ABU DHABI // Thousands of people have faced imprisonment or lawsuits because their businesses ground to a halt due to power outages in Fujairah, according to documents released yesterday at the FNC.
Dozens of buildings and businesses have lacked electricity for up to two years, said Sultan al Muazzin, a Federal National Council member from Fujairah and the chairman of the health, labour and social affairs committee. Dr al Muazzin presented his findings in a written report to the FNC.
The report accompanied a question directed to Mohammed al Hamili, the Minister of Energy, that asked why many buildings in Fujairah still lacked utilities.
The emirate falls under the jurisdiction of the Federal Electricity and Water Authority (Fewa), which provides services to the Northern Emirates. Abu Dhabi has also set up power plants to cater to the region.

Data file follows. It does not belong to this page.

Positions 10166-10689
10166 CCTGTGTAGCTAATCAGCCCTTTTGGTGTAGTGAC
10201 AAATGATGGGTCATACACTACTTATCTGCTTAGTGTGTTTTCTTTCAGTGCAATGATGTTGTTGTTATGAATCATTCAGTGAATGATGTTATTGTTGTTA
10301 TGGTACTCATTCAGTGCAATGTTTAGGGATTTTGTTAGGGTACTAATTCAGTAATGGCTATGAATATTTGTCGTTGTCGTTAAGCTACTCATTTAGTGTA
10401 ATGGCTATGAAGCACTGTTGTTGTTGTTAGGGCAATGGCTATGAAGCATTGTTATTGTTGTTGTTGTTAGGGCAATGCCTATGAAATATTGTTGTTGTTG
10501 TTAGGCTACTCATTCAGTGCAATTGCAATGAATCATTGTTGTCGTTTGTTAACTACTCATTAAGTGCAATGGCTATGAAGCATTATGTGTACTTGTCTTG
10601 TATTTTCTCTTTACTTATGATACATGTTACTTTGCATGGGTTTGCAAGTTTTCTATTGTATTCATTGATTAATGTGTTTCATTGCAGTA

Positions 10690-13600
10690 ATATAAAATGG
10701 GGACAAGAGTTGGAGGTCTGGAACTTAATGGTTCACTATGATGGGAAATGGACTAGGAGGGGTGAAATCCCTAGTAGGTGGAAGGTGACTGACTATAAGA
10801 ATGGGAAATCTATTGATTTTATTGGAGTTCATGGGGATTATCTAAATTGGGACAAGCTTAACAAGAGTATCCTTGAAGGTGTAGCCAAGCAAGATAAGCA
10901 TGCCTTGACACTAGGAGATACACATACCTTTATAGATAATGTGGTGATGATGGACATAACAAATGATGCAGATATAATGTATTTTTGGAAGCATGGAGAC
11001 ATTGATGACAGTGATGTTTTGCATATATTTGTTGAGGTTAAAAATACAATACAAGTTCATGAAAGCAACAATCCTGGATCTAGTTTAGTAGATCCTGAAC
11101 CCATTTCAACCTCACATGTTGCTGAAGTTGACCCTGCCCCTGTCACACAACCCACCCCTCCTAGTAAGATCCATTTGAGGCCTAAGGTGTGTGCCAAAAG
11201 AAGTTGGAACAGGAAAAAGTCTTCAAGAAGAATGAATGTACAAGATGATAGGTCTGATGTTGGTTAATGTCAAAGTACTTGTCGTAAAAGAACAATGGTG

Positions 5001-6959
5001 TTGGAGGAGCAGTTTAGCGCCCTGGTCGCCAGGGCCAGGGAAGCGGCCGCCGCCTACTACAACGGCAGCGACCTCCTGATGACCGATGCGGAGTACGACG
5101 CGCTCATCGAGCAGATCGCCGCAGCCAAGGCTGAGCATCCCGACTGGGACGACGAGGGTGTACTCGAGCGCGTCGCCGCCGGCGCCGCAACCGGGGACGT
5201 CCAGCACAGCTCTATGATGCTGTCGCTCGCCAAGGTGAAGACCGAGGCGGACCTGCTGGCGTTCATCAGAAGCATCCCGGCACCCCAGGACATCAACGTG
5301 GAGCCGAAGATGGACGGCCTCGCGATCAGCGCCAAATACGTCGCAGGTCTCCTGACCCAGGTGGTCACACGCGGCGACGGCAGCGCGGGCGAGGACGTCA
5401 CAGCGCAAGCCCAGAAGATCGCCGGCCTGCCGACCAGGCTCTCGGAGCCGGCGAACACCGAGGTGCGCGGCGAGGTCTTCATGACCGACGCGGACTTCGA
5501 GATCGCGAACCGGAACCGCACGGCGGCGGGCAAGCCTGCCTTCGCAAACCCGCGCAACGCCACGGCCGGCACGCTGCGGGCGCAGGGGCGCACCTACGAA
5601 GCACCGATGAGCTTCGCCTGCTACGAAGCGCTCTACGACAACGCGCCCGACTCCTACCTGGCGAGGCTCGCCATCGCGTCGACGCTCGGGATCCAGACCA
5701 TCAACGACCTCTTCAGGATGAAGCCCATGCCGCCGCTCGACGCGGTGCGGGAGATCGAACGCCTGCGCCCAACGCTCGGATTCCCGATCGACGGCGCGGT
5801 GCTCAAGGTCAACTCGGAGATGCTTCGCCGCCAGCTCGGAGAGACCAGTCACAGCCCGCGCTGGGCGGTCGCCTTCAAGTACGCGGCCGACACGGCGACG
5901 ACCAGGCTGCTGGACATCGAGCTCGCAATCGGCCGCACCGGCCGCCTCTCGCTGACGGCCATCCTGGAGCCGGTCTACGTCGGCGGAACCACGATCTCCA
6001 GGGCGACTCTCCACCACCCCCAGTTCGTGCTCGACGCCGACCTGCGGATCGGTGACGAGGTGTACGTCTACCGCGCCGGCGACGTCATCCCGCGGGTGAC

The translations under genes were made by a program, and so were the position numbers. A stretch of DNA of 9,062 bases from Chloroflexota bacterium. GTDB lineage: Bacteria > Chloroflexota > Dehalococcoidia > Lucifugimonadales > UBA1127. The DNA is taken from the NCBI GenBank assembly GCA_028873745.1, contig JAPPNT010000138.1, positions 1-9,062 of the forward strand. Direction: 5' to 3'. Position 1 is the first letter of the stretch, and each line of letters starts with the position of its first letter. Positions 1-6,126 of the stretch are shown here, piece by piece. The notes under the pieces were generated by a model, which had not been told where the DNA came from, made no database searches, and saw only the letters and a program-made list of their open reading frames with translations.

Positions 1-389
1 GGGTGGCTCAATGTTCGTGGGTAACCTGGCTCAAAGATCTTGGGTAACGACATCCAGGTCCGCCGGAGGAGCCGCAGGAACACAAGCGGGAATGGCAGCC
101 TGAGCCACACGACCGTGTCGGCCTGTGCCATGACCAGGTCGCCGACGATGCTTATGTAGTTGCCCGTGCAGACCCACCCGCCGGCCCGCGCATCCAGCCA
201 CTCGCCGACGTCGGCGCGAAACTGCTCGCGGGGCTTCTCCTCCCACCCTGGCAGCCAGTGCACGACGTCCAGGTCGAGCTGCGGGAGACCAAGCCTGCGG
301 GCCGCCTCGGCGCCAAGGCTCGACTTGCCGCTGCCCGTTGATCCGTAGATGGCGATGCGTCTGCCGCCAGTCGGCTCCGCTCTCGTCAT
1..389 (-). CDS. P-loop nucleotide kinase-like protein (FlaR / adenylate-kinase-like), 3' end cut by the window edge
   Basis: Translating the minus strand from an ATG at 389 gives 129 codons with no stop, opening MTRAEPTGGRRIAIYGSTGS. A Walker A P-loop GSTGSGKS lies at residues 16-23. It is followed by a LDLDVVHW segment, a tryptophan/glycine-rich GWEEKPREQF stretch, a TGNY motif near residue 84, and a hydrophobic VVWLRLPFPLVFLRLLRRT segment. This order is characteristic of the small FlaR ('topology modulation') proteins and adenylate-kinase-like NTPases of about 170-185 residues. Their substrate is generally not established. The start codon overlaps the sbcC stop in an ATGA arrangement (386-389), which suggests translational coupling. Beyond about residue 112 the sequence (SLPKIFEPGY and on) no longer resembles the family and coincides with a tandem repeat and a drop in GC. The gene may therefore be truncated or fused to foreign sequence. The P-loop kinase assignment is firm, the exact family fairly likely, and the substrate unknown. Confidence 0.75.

"There is another dangerous problem, which is court verdicts that threaten the life and future of a lot of building owners who borrowed from banks to set up these buildings which have not been operational for two years," he said.
The "massive losses" endured by the owners, of which 98 per cent were UAE nationals, "points to a sad end inside prisons", he said.
Dr al Muazzin estimated the number of individuals facing prison or court decisions related to these loans at 10,000.
The lack of electricity in buildings had contributed to a housing shortage and a rise in rents in the emirate, he added.
In an interview before the session, Dr al Muazzin also said he wanted to find out why there was seemingly "favouritism" that allowed more influential businesses to be connected to the electrical grid before regular citizens.
Fewa attracted criticism earlier for running an Dh800 million surplus in 2009 despite the electricity shortages. In a written response, Mr al Hamili, who is also Fewa's chairman, said the agency was following a timetable to supply electricity to its customers, and had connected about 950 customers to the grid in 2010.